Hast thou entered the storehouses of the snow,
Or seen the treasures of the hail ?
Which I have reserved against the time of trouble,
Against the day of battle and war.,

Where is the way, by which light is distributed,
And the east wind let loose upon the earth?
Who liath prepared a channel for the rain,
And a path for the glittering thunderbolt,
To give rain to the land without an inhabitant,
To the wilderness, where is no man;
To satisfy the desolate and waste ground,
And cause the bud of the tender herb to spring forth?

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Canst thou bind the sweet influences of the Pleiades,
Or loosen the bands of Orion ?
Canst thou lead forth Mazzaroth in its season,
Or guide Arcturus with his sons ?
Knowest thou the ordinances of the heavens?
Hast thou appointed their dominion over the earth?
Canst thou lift up thy voice to the clouds,
So that abundance of waters will cover thee?
Canst thou send forth lightn ngs? Will they go ?
Will they say to thee, “Here we are?”
Who hath imparted understanding to clouds,
And given to meteors intelligence?
Who numbereth the clouds in wisdom?
And who poureth out the bottles of heaven,
When the dust is formed into a solid mass,
And the clods cleave fast together?

Canst thou hunt prey for the lioness,
Or satisfy the hunger of the young lions,
When they couch in their dens,
And lie in wait in the thicket?
Who provideth for the raven his food,
When his young ones cry unto God,
While they wander about without food?

Hast thou given the horse strength ?
Hast thou clothed his neck with thunder ?
Hast thou taught him to bound like the locust?
How terrible the noise of his nostrils !
He paweth in the valley; he exulteth in his strength,
And rusheth into the midst of arms.
He laugheth at fear; he trembleth not,
And turneth not back from the sword.
Against him rattleth the quiver,

The glittering spear, and the lance.
With rage and fury he devoureth the ground;
He standeth not still, when the trumpet soundeth.
He saith among the trumpets, Aha! aha!
And snuffeth the battle afar off;
The thunder of the captains, and the shouting.

TRANSLATIONS FROM THE PSALMS. PERHAPS there is no book in the sacred volume, which is so much read as the Psalmıs of David. The peculiar characteristics of their poetical merit have been already briefly noticed ; their devotional beauty and fervour can never be felt with too much intensity, nor admired with too much veneration. The variety and contrast in the feelings of the Royal Psalmist, at different periods of his eventful life, and in different circumstances of prosperity or trial, render his productions beautifully adapted to every frame of mind, to which the believer can be subject; while the extreme tenderness and pathos of his supplications is often sufficient, one would think, to subdue and soften even the hard heart of the infidel. His compositions are a storehouse from whence almost all characters of men may derive something suitable to their own condition and peculiarities of mind. Their elevated intellectual and contemplative oharacter, and the admiration of the beauty and glory of the created universe, which they express in such inimitable language,,inimitable both for its sweetness and sublimity,—will always render them delightful to the man of genius and cultivated taste; but it is their touching adaptation to all the varieties of religious feeling, which gives them such an endurable hold upon the heart.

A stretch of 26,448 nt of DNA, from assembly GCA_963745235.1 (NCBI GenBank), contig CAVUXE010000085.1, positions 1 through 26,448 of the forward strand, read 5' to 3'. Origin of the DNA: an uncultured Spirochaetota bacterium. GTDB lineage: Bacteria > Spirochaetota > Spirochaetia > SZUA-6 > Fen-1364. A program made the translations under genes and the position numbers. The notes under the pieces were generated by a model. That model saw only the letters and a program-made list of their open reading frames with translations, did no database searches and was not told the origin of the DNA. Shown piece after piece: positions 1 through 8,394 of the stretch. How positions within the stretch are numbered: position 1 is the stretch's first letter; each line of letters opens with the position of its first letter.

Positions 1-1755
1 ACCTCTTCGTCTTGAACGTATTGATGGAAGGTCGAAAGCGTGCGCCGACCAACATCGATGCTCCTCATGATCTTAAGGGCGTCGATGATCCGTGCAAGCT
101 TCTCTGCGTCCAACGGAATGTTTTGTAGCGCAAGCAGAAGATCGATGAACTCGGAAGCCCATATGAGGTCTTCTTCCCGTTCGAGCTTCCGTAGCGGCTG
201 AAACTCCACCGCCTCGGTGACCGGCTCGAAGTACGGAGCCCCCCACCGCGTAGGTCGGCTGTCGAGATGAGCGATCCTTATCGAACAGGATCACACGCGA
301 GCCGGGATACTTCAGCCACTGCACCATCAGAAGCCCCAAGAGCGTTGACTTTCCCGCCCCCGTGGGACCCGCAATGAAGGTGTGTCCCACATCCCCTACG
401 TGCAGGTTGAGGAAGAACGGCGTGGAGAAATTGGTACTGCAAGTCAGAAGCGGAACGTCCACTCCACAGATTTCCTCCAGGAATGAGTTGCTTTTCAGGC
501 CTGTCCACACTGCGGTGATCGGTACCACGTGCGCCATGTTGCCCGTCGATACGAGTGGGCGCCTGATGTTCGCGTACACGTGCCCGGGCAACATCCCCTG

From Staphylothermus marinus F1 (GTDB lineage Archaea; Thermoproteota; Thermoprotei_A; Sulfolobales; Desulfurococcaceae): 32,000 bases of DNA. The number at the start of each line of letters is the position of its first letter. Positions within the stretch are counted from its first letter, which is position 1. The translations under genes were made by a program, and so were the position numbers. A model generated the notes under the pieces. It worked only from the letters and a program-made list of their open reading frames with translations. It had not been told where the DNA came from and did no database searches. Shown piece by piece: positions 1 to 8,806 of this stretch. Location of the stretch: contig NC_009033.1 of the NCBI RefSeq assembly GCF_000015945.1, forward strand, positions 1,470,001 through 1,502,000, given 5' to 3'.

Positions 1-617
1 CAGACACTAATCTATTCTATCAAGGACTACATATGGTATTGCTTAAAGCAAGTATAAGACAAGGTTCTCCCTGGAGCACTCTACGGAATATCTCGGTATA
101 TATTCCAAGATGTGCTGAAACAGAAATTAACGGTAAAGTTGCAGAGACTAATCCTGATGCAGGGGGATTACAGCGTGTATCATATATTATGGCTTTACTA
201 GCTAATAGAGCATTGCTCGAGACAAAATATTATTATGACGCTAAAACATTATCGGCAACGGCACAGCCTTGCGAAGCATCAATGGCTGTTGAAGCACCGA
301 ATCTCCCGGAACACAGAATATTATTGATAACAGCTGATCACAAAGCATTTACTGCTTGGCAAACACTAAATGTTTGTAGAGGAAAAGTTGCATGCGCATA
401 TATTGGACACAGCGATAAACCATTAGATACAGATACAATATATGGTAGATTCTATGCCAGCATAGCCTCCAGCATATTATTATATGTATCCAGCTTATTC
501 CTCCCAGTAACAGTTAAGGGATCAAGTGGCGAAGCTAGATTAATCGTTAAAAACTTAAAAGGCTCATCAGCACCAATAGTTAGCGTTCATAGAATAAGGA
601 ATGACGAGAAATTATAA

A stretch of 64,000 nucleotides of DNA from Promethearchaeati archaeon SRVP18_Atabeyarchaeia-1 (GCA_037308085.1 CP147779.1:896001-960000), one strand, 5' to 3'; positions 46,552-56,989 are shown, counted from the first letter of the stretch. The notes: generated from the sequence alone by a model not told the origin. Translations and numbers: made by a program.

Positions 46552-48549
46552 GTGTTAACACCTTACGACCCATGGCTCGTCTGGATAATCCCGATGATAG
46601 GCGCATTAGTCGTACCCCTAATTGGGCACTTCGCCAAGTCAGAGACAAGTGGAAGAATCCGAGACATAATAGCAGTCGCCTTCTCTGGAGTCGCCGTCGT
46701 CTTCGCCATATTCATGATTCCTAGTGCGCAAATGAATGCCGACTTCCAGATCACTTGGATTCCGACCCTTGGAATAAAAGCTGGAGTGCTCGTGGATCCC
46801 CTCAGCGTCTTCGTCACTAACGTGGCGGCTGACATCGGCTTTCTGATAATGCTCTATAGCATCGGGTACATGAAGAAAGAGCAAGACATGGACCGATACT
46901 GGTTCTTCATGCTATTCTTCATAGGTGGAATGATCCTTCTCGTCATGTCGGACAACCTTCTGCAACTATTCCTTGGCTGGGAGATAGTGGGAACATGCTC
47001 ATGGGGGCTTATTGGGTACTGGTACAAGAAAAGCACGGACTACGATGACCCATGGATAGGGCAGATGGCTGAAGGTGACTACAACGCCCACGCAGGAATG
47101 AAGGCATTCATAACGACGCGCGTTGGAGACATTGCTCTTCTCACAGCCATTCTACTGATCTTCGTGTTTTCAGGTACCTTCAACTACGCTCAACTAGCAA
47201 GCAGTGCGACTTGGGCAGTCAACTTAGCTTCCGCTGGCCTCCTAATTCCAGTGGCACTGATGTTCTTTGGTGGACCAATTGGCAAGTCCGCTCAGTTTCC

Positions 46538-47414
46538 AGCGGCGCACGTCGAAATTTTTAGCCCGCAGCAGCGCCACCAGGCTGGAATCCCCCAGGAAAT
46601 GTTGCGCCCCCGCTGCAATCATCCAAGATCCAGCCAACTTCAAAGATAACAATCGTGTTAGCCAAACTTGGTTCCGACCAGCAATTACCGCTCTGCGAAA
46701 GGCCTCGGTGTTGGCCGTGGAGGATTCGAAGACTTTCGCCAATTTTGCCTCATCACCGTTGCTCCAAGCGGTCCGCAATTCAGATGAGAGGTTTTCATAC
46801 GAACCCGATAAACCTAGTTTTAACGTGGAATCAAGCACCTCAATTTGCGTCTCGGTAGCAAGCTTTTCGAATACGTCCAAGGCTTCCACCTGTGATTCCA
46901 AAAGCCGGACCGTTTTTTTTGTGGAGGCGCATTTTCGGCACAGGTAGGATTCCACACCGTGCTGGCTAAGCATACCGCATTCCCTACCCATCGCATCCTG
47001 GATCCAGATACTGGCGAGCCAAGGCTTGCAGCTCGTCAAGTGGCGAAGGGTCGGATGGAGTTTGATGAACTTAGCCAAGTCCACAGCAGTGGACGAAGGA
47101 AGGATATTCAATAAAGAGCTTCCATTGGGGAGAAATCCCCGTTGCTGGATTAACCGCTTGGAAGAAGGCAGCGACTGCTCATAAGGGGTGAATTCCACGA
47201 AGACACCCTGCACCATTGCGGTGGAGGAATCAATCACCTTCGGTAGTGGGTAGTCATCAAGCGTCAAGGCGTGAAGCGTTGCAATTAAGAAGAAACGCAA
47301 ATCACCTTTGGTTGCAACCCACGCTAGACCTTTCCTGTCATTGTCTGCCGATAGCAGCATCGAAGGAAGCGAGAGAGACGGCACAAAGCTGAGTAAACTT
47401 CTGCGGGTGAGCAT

Here the grateful worshipper will find such irrepressible and ardent strains of thanksgiving, as might elevate his soul even to the holy adoration of the world above; Oh come let us sing unto the Lord ! let us heartily rejoice in the Rock of our salvation.— I will sing to Jehovah as long as I live, I will sing praises to my God while I have my being. -Oh, magnify the Lord with me, and let us exalt his name together!

For the true penitent they afford the most humble and heartfelt expressions of sorrow for sin, and the most earnest prayers for restoration and forgiveness; Against thee, thee only, have 1 sinned, and done vil thy sight.- Cast me not away from thy presence, and lake not thy Holy Spirit from me. For those that mourn in Zion there is consolation in the sympathy of one, whose tears were his food day and night, when God had hidden his face from him. For the bereaved there are the most instructive pictures of calm and submissive affliction; I was dumb, 1 opened not my mouth, because thou didst it. Here the desponding may learn that others have been in the comfortless gloom before them, and that to the upright there ariseth light in darkness.

Here the youthful Christian finds an echo of encouragement to the energy and resolution of his hopes, and the aged and experienced one, a delightful exhibition of sure and confiding trust in the long-tried mercy of Jehovah. When my father and my mother forsake me, then the Lord will take me up.The young lions do lack and suffer hunger ; but they that fear the Lord shall not want any good thing. - Thou